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A friend who watches politics for a trade association makes an apt observation: Voters don’t always behave the way the experts expect them to.
 
Republicans are still celebrating their 2010 victory in North Carolina. They’re certain their redistricting schemes will give them a lock on the state for the decade – or maybe the rest of the century.
 
Tweet! That’s a 15-yard penalty for excessive celebration!
 
My friend notes that the GOP won its big majorities in districts drawn by Democrats. And a reversal could happen again – in 2012 or 2014.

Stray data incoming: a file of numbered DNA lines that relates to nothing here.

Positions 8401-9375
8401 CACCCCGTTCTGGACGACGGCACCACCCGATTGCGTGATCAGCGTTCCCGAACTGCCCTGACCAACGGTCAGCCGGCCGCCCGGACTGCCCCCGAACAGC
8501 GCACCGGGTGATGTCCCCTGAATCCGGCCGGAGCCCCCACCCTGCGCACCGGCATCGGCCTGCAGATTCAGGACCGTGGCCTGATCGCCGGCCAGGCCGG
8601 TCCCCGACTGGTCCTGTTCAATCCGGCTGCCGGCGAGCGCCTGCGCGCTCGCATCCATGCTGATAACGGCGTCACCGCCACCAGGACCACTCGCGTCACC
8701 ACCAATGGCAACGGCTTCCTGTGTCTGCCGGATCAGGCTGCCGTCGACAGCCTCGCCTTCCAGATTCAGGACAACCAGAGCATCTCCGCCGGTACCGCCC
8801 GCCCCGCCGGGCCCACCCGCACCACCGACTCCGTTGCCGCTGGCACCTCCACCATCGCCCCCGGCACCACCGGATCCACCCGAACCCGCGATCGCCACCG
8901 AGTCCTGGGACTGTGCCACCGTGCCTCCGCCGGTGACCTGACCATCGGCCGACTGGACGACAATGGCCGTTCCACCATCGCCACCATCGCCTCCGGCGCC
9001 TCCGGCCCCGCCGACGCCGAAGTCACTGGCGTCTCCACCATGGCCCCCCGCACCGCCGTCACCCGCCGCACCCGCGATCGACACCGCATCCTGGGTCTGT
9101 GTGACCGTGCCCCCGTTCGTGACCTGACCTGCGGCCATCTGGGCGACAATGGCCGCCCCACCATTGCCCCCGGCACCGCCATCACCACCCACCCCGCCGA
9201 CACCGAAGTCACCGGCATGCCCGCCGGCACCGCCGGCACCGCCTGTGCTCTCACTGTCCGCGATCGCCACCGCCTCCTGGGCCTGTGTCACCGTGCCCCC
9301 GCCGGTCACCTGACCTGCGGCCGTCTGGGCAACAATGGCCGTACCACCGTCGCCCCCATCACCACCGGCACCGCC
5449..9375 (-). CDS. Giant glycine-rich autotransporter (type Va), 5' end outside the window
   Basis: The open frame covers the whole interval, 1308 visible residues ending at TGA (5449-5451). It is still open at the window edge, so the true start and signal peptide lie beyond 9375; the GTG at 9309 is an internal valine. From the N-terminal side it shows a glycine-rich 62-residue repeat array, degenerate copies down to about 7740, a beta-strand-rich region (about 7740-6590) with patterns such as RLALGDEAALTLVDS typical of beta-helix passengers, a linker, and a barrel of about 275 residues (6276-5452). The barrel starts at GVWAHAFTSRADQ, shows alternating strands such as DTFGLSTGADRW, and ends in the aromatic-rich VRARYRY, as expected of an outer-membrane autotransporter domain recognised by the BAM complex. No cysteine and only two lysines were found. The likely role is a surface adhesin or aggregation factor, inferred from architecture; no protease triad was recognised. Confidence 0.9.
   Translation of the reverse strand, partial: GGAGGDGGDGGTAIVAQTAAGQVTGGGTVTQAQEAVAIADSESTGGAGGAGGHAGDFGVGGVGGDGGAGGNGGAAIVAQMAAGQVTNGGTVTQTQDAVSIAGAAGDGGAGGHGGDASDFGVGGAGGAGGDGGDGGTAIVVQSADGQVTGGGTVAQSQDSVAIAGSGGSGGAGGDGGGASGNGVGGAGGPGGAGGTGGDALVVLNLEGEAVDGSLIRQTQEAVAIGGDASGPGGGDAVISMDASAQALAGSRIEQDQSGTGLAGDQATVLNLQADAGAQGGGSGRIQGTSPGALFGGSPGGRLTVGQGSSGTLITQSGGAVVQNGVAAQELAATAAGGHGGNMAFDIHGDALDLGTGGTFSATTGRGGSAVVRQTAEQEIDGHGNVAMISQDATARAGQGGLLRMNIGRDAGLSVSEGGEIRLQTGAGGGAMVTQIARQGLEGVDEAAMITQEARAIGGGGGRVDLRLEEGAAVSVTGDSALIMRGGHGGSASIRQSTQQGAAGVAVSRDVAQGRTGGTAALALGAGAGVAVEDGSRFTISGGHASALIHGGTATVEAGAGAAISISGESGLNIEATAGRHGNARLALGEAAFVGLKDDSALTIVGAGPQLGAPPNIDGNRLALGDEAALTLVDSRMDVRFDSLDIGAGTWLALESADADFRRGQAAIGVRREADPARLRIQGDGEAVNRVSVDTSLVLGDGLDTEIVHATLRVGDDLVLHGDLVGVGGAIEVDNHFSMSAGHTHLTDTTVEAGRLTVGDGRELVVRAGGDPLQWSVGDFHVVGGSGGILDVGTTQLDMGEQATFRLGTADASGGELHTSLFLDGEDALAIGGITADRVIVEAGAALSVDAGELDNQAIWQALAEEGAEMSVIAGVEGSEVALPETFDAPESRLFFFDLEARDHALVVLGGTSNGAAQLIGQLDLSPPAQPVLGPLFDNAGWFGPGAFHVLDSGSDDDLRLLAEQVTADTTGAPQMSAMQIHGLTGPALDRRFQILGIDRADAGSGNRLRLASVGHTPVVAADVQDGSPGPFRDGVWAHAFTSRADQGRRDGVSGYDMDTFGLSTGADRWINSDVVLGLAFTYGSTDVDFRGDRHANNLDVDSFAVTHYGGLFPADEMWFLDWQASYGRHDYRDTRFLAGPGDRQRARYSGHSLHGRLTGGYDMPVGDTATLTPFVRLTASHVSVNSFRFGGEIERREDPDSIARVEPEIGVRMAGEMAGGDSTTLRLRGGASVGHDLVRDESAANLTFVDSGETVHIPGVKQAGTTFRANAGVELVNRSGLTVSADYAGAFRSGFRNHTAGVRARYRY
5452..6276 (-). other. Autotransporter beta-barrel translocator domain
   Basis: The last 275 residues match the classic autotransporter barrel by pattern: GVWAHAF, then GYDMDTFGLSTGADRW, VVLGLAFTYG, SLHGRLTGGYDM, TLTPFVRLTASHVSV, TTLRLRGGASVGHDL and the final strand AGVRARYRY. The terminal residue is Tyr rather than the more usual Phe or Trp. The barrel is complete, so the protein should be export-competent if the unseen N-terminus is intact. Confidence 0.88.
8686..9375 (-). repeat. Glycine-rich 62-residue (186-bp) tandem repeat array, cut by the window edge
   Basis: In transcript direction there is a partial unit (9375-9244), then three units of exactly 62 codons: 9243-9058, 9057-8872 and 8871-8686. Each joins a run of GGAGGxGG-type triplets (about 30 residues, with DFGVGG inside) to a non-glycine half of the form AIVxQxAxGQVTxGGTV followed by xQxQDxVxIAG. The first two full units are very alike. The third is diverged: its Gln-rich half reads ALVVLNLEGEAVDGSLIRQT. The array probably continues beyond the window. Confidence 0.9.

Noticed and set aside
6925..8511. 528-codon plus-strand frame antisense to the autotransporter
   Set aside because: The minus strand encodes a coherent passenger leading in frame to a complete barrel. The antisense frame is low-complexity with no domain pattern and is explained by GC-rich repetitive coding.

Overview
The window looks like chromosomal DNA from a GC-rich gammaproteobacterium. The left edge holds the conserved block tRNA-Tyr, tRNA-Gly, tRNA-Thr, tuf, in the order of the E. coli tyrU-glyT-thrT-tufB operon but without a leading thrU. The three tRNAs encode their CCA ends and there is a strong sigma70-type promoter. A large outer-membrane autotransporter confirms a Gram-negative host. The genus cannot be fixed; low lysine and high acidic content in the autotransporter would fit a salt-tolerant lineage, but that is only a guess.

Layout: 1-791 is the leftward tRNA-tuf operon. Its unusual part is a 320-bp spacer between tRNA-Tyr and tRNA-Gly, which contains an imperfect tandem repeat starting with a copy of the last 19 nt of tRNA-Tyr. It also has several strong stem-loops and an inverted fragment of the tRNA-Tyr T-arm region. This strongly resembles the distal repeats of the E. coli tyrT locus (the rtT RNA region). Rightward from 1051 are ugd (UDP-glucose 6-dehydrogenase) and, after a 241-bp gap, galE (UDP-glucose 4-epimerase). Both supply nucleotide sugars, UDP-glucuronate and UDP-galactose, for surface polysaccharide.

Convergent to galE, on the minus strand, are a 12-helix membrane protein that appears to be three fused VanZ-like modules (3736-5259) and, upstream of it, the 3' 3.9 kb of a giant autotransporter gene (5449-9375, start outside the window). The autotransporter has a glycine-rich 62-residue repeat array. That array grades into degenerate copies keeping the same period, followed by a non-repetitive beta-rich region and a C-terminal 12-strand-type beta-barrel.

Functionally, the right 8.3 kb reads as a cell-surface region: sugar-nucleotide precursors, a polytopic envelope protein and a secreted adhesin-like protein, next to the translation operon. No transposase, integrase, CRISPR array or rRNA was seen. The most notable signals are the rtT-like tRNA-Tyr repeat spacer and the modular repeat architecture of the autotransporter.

Two reasons. First, North Carolina is a dynamic state. It’s growing fast, and population patterns are changing fast. Most important is the transition from a rural to urban state.
 
Second, politics is inherently unstable and unpredictable.
 
Winners always assume the last election means that the voters finally have come around to their way of thinking – and will stay there forever, head over heels in love with the incumbents.
 
No. Instead, the politicians in power inevitably do something that makes voters mad. That’s what happened to Republicans in 2008 and to Democrats in 2010.
 
My guess – and it’s only that – is that the 2010 Republican wave will roll on into 2012. Republicans may win the White House, the U.S. Senate and the governor’s office.
 
They’ll truly be convinced then that the Millennium has arrived. They will stand like giants astride the political universe, hurling thunderbolts and indulging their every whim.
 
For two years.
 
It’s the law of political karma: Every victory sows the seeds of its own defeat.

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